An overwhelming scientific consensus exists that human activity is having a negative impact on the global environment. Finding sustainable approaches to capturing and converting the energy that society needs and integrating scientific advances with changes in social policy are challenges that have critical consequences for future generations.
Penn Arts and Sciences will invest in a variety of initiatives designed to advance research and convert understanding into policy.
Eric Schelter, Assistant Professor of Chemistry, discusses his work to develop environmentally friendly separations processes for high-value rare earth metals in his 60-Second Lecture, “The Chemistry and Geopolitics of the Rare Earth Elements.”
Self-described “chemistry fanatic” Carol Wang, C’17, has already made her mark in the field of her choice through VIPER, the Vagelos Integrated Program in Energy Research. The dual-degree program, offered jointly by Arts and Sciences and Engineering, is designed to involve students in energy research early. VIPER co-director and Professor of Chemistry Andrew Rappe helped connect Wang with Patrick Walsh, Alan MacDiarmid Term Professor of Chemistry, while she was a freshman. Since then she has been contributing to the lab’s research on new ways to create a family of compounds called diaryl sulfoxides in the lab—work that has numerous applications in pharmaceuticals and materials science. Following her sophomore year, Wang achieved the status of co-author on a scientific paper.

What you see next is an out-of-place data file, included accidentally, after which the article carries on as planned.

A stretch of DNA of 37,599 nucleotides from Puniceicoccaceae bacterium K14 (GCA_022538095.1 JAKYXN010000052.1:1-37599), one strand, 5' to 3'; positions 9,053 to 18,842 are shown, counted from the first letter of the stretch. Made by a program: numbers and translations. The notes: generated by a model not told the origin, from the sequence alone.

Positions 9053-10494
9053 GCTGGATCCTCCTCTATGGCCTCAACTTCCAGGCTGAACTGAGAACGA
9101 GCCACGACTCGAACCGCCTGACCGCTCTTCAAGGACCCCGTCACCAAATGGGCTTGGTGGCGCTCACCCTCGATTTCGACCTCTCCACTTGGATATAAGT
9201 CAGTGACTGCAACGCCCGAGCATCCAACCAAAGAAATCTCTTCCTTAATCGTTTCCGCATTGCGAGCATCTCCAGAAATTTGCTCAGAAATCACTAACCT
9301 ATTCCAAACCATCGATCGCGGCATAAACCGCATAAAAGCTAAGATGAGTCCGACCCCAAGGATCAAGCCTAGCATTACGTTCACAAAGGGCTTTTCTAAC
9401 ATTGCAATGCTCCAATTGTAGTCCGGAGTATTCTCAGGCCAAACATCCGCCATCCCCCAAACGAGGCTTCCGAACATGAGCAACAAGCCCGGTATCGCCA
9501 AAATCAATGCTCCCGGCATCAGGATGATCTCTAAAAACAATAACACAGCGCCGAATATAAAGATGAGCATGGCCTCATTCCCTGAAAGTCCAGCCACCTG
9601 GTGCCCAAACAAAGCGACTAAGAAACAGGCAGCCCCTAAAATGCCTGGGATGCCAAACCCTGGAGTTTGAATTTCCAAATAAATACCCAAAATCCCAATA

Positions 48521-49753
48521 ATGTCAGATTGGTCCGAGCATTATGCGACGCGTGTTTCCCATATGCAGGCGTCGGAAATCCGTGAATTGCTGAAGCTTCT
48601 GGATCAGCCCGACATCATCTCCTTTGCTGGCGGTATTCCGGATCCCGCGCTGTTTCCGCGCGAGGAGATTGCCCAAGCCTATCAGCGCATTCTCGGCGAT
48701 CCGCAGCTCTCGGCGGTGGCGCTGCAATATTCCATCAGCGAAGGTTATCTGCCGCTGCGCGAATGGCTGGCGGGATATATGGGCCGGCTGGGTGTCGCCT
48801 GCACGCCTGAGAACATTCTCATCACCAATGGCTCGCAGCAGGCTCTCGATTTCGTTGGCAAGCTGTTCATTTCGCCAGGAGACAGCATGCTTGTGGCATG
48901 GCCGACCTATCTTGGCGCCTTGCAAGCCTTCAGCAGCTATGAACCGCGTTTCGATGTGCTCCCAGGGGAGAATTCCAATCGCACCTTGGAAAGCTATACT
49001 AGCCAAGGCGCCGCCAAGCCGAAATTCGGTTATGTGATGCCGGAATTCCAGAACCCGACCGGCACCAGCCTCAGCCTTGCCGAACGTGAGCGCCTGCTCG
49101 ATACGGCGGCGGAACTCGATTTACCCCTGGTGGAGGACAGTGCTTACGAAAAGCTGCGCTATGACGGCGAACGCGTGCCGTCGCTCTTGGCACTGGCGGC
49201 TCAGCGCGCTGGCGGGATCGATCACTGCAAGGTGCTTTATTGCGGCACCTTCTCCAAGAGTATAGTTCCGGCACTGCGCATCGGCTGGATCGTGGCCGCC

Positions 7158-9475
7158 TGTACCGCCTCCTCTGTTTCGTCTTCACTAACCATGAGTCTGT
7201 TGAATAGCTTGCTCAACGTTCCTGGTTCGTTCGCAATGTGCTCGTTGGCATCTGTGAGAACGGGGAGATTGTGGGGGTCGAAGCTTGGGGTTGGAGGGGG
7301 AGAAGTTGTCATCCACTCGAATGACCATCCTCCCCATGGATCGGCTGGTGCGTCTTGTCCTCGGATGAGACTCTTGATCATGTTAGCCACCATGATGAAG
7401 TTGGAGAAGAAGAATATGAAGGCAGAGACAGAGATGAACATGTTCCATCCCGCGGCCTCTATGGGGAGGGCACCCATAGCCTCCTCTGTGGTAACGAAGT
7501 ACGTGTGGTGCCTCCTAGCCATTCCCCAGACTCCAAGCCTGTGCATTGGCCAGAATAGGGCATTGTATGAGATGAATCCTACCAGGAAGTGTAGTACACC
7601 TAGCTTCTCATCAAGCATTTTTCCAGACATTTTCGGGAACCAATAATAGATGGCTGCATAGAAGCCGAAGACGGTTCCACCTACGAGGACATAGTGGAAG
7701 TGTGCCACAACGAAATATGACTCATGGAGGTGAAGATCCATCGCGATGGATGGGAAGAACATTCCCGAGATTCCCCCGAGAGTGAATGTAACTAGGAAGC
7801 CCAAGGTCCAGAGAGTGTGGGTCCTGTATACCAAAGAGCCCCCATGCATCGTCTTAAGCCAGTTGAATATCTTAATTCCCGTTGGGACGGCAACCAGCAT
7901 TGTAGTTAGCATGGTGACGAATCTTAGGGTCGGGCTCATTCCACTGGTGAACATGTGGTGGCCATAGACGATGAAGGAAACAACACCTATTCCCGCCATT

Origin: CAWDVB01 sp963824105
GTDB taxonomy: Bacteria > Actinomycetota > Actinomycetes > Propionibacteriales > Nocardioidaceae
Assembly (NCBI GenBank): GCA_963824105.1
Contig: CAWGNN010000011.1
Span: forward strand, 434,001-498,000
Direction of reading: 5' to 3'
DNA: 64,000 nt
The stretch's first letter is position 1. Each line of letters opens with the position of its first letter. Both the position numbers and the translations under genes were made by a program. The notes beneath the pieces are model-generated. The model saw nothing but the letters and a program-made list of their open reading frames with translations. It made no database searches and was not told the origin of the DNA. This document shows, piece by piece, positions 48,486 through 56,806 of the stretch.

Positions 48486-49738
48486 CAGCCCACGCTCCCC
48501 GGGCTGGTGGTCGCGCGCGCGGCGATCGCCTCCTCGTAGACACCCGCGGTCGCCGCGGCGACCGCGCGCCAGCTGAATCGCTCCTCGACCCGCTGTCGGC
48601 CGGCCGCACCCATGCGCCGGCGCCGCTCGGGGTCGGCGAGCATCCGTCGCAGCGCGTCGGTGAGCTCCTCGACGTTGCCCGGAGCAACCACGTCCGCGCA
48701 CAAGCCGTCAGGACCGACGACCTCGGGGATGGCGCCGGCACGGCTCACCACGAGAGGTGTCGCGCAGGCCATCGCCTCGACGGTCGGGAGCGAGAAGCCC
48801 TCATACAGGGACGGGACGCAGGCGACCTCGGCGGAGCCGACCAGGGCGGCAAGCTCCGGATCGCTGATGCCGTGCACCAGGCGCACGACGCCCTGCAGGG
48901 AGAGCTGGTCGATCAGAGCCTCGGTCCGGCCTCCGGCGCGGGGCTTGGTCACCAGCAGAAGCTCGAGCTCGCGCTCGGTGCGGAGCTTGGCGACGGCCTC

Professor of Chemistry Andrew Rappe and his lab are working to develop a thin-film process and solar cell technology based on a new class of cost-effective materials—ferroelectric semiconductors. Their discoveries will help pave the way for the future of less expensive solar cell fabrication techniques.
To strengthen engagement in energy-related research, Penn Arts and Sciences will recruit additional faculty with expertise in energy capture, storage and conversion.
In addition to appointments in chemistry and materials science, we will build our expertise in other areas of the natural sciences including evolution, ecology, and physiology.
Irina Marinov, Assistant Professor of Earth and Environmental Sciences, is a climate modeler who works on understanding the role of oceans in regulating atmospheric carbon dioxide and the global climate. Her recent work documents the important role of phytoplankton in regulating greenhouse gasses. “We don’t think of the climatic role of phytoplankton when we swim in the ocean,” says Marinov, “but these microscopic ocean plans photosynthesize just as much as land plants.”